Everyone has an image of Jesus they prefer, a Jesus who values what they value: Tough-guy Jesus, Wise Sage Jesus, Bearded, Tattooed, Skinny Jeans Jesus, Khakis and Polo Shirt Jesus, Suit and Tie Conservative Jesus, or Social Revolutionary Jesus. On a deeper level, our personal images of Jesus reveal that we think the Christian faith is about furthering our hopes and dreams, and that Jesus is the primary catalyst for getting us where we want to be in life. This is another way of saying, in the words of Gerhard Forde, we all are ‘inverted theologians of glory.’ When we operate within the glory-story paradigm, it reveals we’re in love with all the attractiveness of power, influence, success, or possessions, and we call it being ‘blessed.’ We’re encouraged by all the cliché slogans ‘reach for the stars’ and ‘don’t give up on your dreams,’ but then like a flaky boyfriend or girlfriend, when we don’t ‘feel the chemistry’ anymore, when real life really falls apart, suddenly our relationship with Jesus is on shaky ground…

    God works in ways that are the opposite of our lofty imaginings. If we take the story of Jesus at bare-bones face value, he wasn’t a great success. God sent Jesus into the world to be born in a barn. He was born into scandal (imagine the naysayers: ‘Yeah, right, Mary conceived of the “Holy Spirit”’), he worked a regular job, he didn’t study under a famous Rabbi, he claimed he was God, many people thought he was crazy or demon possessed, and he was executed like a criminal. In our day and age where only good things in life constitute being blessed, it would seem that Jesus was anything but.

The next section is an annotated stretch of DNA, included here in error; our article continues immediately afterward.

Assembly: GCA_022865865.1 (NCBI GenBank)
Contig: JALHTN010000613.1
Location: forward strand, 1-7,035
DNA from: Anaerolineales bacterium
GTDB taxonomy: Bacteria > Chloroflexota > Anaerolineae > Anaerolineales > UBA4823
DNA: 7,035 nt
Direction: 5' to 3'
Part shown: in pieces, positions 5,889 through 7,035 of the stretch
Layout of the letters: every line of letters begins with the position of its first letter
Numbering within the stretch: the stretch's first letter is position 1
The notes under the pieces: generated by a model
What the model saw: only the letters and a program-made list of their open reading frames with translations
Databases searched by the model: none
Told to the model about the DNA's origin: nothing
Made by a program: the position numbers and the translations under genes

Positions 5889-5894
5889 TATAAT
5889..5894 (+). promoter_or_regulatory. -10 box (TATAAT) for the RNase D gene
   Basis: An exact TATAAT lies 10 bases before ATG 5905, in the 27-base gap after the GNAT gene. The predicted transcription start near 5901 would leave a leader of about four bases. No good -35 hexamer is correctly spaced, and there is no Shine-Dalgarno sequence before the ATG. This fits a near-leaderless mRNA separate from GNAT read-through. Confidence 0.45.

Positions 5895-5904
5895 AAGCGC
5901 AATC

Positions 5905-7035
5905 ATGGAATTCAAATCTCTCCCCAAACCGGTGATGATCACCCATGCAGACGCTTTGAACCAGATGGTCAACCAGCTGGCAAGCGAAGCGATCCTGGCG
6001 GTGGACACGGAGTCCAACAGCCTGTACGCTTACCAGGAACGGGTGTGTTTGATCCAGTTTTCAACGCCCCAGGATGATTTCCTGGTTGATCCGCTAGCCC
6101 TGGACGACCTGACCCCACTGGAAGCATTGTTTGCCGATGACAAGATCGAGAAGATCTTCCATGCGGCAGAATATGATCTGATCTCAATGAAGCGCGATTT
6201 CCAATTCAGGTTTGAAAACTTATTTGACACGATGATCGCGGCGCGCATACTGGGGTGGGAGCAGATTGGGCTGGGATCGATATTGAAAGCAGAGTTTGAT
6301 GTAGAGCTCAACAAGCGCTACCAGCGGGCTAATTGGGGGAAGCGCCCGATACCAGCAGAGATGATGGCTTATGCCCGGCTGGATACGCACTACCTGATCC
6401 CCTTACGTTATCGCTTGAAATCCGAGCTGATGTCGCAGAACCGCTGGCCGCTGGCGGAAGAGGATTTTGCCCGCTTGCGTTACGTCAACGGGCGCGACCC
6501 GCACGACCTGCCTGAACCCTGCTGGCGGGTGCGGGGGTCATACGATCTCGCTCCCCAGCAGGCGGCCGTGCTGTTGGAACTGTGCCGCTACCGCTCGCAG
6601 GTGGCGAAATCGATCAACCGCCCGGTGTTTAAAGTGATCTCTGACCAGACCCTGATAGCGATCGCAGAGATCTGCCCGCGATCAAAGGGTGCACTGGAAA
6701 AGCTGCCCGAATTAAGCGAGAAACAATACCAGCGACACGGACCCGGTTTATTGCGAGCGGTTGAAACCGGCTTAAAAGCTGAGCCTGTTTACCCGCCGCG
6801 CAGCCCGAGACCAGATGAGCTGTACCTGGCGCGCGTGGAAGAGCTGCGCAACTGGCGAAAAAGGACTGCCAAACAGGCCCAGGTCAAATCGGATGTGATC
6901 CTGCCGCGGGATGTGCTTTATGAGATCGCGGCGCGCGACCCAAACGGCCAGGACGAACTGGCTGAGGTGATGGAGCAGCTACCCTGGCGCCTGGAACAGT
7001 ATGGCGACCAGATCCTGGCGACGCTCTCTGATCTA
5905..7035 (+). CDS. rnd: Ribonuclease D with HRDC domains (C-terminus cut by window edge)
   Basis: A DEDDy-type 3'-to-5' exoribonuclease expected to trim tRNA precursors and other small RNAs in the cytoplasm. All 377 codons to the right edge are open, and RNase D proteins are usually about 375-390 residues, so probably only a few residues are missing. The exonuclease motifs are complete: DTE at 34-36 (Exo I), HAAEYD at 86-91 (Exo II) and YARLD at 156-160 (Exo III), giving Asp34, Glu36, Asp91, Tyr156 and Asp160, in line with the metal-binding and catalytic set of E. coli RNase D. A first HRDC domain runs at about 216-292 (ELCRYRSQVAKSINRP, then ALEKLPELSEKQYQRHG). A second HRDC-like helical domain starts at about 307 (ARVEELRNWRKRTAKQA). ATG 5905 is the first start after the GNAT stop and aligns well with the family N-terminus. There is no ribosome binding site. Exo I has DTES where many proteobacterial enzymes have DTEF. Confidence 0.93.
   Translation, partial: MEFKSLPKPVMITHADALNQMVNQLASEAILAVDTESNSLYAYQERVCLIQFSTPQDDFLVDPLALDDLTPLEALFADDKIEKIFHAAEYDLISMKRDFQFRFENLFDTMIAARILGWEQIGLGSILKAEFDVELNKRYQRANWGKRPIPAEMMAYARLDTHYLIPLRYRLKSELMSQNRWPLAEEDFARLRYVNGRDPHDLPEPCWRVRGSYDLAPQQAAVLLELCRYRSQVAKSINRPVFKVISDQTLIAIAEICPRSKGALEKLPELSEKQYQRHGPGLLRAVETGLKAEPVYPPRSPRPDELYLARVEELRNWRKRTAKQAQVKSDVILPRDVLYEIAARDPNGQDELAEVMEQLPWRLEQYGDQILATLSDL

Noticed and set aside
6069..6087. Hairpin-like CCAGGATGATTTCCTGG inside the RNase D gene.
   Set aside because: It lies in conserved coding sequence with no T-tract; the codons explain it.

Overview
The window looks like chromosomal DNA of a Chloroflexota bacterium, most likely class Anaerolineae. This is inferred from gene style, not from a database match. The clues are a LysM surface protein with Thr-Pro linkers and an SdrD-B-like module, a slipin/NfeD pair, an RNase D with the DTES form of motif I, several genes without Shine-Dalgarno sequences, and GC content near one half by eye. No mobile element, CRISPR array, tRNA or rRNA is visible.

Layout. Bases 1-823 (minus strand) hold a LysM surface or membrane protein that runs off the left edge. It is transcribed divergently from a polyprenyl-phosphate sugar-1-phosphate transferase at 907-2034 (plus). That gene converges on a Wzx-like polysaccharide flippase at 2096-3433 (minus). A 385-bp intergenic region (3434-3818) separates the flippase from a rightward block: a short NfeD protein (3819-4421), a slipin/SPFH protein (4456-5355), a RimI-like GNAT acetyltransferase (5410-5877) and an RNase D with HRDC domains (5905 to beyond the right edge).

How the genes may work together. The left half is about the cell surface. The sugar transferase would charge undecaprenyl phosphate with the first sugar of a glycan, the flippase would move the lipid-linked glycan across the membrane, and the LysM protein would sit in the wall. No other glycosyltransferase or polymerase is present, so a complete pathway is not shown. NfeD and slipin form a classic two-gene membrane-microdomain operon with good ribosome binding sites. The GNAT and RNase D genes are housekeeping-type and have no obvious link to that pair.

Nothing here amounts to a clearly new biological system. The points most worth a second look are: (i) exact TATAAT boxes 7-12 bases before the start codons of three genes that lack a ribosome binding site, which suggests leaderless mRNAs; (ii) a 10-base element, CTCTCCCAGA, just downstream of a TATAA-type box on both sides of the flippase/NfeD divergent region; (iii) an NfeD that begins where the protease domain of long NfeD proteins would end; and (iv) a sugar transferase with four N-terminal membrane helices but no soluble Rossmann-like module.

It’s only by faith that we can grasp the God reveals his character on the cross. On the cross, God subverted everything we intuitively understand about power. ‘Of all the places to search for God, the last place most people would think to look is the gallows.’ Instead of demanding power for himself and presenting himself as a God who ‘… could knock heads and straighten people out when they got out of line…,’ God, in Christ, laid down his power and died for us.

    “O Holy Night” by Gerry LaFemina

    The following is a new poem by Gerry LaFemina; he was kind enough to let us post it here. His most recent collection, Little Heretic, is available now; look for his forthcoming collection, The Story of Ash, in early 2018.

    O Holy Night

    The tiny novitiates of candlelight flicker but remain
    devout despite the bedroom’s draft,

    the movement of flame a kind of flirtation,
    the wicks seeming to wink &

    beckon. Tonight was supposed to be
    romantic in that way certain movies depict—

    how easy to forget the body can be
    sacred in its carnal wants. Touch, too. I’ve never been good

    at fidelity, so often I’ve been tempted
    by my name called in the hushed & lonely dark.